To help distinguish between hunger and dehydration, drink a glass of water and wait for a few minutes. If your “hunger” subsides, it was likely due to dehydration. The timing of your hunger symptoms can also be telling – if you’ve eaten recently and still feel hungry, you could actually be thirsty. On the other hand, if it’s been several hours since your last meal, your body may genuinely need food.

Bonus:  Drinking a Glass of Water Before Eating Can Help You Lose Weight!

Studies have shown that drinking a glass of water before eating can help you eat less; a strategy often recommended for those looking to manage their weight or practice portion control. Water takes up space in your stomach, so consuming a glass of water before a meal can make you feel fuller before you’ve even eaten anything, helping you consume less. Drinking a moderate glass of water (8-16 ounces) about 30 minutes before a meal is a good guideline to follow.
Some individuals find that drinking cold water suppresses their appetite more effectively, while room temperature water may be gentler on the stomach for some people, especially those with sensitive digestion.

Hacks To Help You Drink More Water Throughout the Day

You’ve heard a lot of these ideas before but knowing you could feel significantly better fast may be just the motivation you need to try them.
Set Reminders: Use your phone, a timer or a dedicated hydration app to remind you to drink water at regular intervals, such as every hour.
Keep a Water Bottle Handy: Carry a reusable water bottle with you throughout the day. Having water readily available makes it more convenient to drink.
Infuse Your Water: Add slices of citrus fruits, cucumber, mint leaves or berries to your water for a refreshing and flavorful twist.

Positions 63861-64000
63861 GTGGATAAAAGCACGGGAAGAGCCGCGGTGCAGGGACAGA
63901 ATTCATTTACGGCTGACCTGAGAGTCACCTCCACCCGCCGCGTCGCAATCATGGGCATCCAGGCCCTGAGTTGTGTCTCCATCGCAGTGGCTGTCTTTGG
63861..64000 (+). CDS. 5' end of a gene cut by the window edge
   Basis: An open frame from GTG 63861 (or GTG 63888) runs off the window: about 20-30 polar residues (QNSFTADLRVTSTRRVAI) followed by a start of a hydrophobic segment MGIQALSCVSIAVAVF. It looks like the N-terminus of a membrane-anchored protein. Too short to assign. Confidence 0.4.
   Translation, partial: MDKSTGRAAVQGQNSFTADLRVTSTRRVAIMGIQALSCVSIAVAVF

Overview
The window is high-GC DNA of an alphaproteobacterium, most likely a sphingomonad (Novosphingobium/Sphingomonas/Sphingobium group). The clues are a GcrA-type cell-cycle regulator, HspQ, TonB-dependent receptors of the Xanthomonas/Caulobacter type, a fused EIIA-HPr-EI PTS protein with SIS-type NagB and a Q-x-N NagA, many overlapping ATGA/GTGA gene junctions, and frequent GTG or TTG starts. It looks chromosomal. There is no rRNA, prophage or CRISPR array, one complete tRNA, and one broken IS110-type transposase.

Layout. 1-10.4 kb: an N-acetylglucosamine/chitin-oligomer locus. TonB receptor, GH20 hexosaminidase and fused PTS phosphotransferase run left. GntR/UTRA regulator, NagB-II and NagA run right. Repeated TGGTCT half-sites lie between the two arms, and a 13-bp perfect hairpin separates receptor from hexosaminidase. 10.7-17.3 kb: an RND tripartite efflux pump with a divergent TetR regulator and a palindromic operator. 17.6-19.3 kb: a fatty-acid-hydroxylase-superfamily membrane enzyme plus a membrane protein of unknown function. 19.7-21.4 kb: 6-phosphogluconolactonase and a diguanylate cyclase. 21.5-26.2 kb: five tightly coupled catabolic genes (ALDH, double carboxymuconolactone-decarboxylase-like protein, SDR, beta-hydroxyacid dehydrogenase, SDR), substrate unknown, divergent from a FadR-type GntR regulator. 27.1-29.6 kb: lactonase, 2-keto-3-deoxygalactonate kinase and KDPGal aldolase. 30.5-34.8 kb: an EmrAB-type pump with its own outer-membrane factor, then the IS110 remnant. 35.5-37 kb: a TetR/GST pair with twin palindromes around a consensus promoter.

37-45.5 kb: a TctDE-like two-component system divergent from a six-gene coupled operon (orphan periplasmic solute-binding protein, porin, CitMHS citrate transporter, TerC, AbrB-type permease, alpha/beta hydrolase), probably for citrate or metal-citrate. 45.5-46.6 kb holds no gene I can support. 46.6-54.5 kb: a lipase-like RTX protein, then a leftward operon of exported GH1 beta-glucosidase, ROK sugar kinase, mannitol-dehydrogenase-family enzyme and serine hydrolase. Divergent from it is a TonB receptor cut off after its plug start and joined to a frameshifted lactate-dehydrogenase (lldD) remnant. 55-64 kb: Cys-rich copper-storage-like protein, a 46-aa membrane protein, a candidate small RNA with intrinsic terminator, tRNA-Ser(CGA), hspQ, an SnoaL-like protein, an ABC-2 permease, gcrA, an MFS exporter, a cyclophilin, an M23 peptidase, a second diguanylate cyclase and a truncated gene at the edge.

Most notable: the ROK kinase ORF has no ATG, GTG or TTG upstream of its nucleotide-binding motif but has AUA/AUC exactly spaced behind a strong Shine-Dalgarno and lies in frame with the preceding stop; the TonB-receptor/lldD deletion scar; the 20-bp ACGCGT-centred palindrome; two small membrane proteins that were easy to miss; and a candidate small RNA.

Use a Straw: Drinking through a straw can make sipping water more enjoyable and may encourage you to drink more.
Create a Water Schedule: Set specific goals for water intake at different times of the day, like finishing a glass before each meal or having a glass when you wake up and before bed.
Make It a Habit: Associate drinking water with a specific daily routine, such as drinking a glass as soon as you wake up or with your afternoon snack.
Use a Large Container: Choose a larger glass or container to hold your water, which can make it feel like less of a chore to finish your daily water intake.
Opt for Sparkling Water: If you enjoy carbonated beverages, try sparkling water as an alternative to still water.
Incorporate Water-Rich Foods: Eat fruits and vegetables with high water content, like watermelon, cucumber and strawberries to increase your hydration.

The Bottom Line

Have you been feeling achy and sluggish? You may be dehydrated. Chronic dehydration can cause symptoms that may feel like the beginning of an illness or lack of sleep (although you may actually also need more sleep). Even though we are all more conscious about the benefits of staying hydrated, most of us are not hydrated enough. Try adding an additional 16-24 ounces to your day and see if you feel better. It may work wonders.